O Lord God, sovereign and true, we thank You that You will not allow sin and rebellion to remain forever. We praise You because You are the great Judge of all the earth, and You will always do right. We praise You, too, because we know that we ourselves deserve to fall under Your judgment. Yet because of Jesus You have promised to save us and bring us safely home to be with You. In Jesus’ name, amen.
Read Revelation 15-16
Revelation 15 is one of the most solemn and dramatic chapters in the entire Bible. Here, finally, we’ve come to the end, to the full measure of intensity of God’s judgment. The chapter opens with a vision of a sea of glass mingled with fire. Have you ever seen a sea mixed with fire? I have—once. It was the only time I’ve ever looked westward over the ocean, and I saw the sun set. It’s an extraordinary sight. As the sun sinks beyond the horizon, the sea ignites with light and color so bright you can barely look at it at all. Then over a half-hour or so, the colors darken and everything fades into night. Do you see what this vision is communicating? It’s a picture of a sunset. Everything is coming to a close; the sun is setting on human history.
There’s probably another meaning, too. In the Bible, the sea often represents evil—a place of darkness and chaos. Indeed, Satan himself is associated throughout Scripture with the sea. But now, there’s no chaos. The sea is like glass, completely subdued and even mixed with the fire of judgment. Not only that, but the people of God are standing “on” the sea, singing praises to God. This is an image of the ultimate defeat of their enemy.
In Revelation 15:5–8, a hush falls over heaven. The doors of the temple swing open, and seven angels dressed in priestly garb march out from the throne room of God. They are given seven bowls full of judgment, and smoke fills the temple. Then, for the first time since the creation, heaven falls silent. There’s no singing of angels, no crowns clinking to the ground at the feet of the Lamb, no “Holy, holy, holy!” from the four living creatures. There is nothing. In fact, no one is in the temple at all. At this moment of final, irreversible judgment, God is alone.
In Revelation 16, the seven bowls of judgment are poured out. What they describe is very similar to the trumpet-judgments. That’s because, as we’ve seen, John’s visions in Revelation actually cover the same time period. Each vision starts over and describes again the time between Jesus’s resurrection and His second coming, each one in succession adding another layer of meaning and intensity to the picture. In other words, the visions are describing the time in which we live, but pressing forward toward the Last Day.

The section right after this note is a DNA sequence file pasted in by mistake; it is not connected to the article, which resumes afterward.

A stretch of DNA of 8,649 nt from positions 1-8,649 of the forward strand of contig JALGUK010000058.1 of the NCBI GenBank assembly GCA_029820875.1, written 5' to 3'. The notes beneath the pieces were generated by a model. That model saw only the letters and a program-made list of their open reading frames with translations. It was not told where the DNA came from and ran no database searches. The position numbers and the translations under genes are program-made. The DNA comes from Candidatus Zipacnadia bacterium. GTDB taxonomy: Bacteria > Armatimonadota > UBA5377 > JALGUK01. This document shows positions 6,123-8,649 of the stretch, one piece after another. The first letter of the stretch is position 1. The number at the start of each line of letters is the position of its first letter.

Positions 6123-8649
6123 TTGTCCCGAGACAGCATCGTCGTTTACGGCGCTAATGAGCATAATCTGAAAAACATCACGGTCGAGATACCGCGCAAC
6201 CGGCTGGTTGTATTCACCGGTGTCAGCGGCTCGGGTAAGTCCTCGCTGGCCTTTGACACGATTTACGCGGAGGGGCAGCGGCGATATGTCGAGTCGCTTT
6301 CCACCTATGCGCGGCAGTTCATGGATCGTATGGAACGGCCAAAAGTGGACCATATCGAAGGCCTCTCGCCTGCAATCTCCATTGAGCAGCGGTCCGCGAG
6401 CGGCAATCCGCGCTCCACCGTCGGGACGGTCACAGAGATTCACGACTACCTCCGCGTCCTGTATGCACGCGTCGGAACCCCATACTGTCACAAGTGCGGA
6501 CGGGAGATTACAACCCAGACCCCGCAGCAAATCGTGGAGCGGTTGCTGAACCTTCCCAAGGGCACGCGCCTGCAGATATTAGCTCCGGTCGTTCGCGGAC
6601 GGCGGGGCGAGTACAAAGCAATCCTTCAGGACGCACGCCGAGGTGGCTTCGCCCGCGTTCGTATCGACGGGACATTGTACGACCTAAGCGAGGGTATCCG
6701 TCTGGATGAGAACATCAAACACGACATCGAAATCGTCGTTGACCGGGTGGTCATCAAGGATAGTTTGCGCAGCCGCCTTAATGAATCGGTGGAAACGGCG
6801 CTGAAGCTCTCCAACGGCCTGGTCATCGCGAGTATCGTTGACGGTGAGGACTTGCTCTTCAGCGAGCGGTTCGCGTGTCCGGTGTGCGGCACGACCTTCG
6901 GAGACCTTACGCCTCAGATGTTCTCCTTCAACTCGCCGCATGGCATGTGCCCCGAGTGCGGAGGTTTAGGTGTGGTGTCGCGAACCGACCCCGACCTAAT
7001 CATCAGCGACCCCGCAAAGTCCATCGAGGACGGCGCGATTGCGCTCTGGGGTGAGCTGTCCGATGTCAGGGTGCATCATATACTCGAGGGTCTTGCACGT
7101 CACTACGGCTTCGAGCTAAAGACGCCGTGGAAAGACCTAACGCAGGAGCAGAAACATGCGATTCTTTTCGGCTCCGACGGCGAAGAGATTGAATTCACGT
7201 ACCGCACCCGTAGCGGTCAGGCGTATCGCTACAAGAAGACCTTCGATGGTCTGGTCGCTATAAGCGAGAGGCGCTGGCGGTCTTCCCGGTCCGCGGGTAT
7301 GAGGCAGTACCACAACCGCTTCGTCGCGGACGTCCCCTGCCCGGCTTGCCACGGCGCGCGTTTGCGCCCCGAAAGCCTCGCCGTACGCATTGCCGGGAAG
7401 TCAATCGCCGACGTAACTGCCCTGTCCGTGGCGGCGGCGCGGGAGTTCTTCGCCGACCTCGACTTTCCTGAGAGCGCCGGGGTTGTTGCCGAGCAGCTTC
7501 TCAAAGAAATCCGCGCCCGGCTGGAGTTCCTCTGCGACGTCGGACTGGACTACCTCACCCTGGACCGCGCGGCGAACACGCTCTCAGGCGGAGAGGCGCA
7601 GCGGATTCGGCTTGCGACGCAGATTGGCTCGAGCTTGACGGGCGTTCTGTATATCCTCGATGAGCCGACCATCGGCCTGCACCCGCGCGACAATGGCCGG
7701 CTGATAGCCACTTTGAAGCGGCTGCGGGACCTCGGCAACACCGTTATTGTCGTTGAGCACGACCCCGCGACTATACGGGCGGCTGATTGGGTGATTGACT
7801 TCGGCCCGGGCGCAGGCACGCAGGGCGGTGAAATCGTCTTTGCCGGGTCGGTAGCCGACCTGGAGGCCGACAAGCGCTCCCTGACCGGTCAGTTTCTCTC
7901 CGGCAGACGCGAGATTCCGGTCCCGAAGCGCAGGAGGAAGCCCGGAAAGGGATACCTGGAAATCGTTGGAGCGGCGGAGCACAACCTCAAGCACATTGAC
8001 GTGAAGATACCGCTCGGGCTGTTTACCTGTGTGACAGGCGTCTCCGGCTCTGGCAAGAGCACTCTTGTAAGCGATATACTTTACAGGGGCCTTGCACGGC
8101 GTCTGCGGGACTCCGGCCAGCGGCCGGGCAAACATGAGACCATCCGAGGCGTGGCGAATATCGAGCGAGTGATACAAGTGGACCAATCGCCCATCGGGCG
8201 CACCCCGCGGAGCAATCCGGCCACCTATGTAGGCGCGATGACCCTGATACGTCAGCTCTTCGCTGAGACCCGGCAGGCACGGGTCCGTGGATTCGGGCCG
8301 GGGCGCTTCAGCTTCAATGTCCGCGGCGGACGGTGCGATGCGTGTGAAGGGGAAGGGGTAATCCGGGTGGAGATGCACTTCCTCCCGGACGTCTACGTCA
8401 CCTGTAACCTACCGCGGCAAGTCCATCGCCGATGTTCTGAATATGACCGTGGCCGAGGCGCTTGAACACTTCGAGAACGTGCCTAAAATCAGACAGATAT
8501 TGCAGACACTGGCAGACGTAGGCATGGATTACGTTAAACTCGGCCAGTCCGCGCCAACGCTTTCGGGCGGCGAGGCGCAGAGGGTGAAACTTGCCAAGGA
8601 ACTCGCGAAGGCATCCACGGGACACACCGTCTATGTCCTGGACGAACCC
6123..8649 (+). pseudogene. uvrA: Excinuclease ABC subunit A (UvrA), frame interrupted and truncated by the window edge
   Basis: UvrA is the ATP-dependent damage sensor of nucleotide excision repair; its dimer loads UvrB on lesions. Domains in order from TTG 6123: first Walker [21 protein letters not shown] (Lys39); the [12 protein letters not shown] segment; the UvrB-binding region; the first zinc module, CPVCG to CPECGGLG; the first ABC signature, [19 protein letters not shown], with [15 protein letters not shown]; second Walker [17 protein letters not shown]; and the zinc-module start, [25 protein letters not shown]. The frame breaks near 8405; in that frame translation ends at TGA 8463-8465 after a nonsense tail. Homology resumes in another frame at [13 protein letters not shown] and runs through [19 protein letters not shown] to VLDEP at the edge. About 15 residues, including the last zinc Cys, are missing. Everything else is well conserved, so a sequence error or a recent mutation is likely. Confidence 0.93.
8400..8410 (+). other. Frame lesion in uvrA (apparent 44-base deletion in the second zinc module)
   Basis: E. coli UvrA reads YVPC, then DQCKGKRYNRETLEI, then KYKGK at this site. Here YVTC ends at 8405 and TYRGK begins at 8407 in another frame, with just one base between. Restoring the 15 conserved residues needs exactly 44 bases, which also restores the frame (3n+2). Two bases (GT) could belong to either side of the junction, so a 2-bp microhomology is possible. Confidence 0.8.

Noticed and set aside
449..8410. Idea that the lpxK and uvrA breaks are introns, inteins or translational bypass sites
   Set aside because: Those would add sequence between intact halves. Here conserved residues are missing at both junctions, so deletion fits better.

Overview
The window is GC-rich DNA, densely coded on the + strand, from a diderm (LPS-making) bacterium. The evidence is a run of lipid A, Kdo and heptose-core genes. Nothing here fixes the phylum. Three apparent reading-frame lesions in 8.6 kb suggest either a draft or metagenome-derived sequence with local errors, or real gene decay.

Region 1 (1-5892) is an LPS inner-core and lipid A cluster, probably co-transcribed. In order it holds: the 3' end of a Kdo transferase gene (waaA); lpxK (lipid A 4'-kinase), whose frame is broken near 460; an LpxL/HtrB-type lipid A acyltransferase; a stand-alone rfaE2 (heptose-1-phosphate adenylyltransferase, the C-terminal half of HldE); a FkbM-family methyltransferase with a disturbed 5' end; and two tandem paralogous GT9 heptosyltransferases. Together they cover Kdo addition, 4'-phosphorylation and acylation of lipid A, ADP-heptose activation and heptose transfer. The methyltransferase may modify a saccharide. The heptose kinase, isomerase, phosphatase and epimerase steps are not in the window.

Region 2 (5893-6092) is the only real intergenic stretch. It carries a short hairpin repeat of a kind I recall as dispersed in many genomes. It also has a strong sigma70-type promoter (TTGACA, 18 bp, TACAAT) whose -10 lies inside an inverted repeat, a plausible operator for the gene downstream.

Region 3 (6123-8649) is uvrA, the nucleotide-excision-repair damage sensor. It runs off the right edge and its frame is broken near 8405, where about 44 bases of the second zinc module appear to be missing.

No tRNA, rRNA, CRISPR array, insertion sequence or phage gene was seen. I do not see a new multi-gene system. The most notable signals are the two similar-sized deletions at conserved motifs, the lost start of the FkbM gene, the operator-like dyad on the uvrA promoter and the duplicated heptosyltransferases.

3 And they sing the song of Moses, the servant of God, and the song of the Lamb, saying, ‘Great and amazing are your deeds, O Lord God the Almighty! Just and true are your ways, O King of the nations!4 Who will not fear, O Lord, and glorify your name? For you alone are holy. All nations will come and worship you, for your righteous acts have been revealed.‘
- Every word in these chapters is calculated to drive into our minds the fact that God is unassailably sovereign. The angels come from His throne room; the wrath filling the bowls is His wrath. If judgment will be executed, it is God and God alone who will do it. Even the angel in 16:5–6 says to Him, “You brought these judgments.” Look, too, at 16:7. It may seem strange at first that the altar in the temple speaks, but only until you realize that it’s actually the voice of the believers under the altar from Revelation 6. Then they had prayed, “O Sovereign Lord, holy and true, how long before You will judge and avenge our blood on those who dwell on the earth?” Now they recognize that God is answering their prayer, and they cry out, “Yes, Lord God the Almighty, true and just are Your judgments!”
- We, as Christians, can take great comfort in knowing God is sovereign. When crisis comes in your life, what is your heart’s first response? Is it panic? May the response of your heart be something different—perhaps recognition of God’s sovereignty and prayer. Pray the prayer of the believers in Revelation 15. History advances at your Savior’s command, and recognizing that and living in its light gives comfort and solidity to our lives. Knowing that the last word—in everything—belongs to our God helps us stand firm.
TIMES OF CRISIS
Watch this roundtable on how God’s sovereignty practically helps in the midst of pain and perplexity. (9:13)
Copyright © 2016 The Gospel Coalition, Inc. https://www.thegospelcoalition.org. Used by permission
- Revelation 15 contains a wonderful picture of Christ’s people, victorious and singing praises. But how does 15:2 say they got there? It is by “conquering.” Read again the seven letters to the seven churches in Revelation 2–3. According to Jesus in those letters, exactly what does this “conquering” entail?
- Spend some time in prayer simply marveling and praising God for His power and sovereignty. Pray large prayers that He would act soon to judge evil, put an end to rebellion, and bring history to the end He has purposed for it.
Why pray if God is in complete sovereign control? Watch Leonce Crump’s answer. (1:22)
By Leonce Crump. Copyright © 2016 The Gospel Coalition, Inc. https://www.thegospelcoalition.org. Used by permission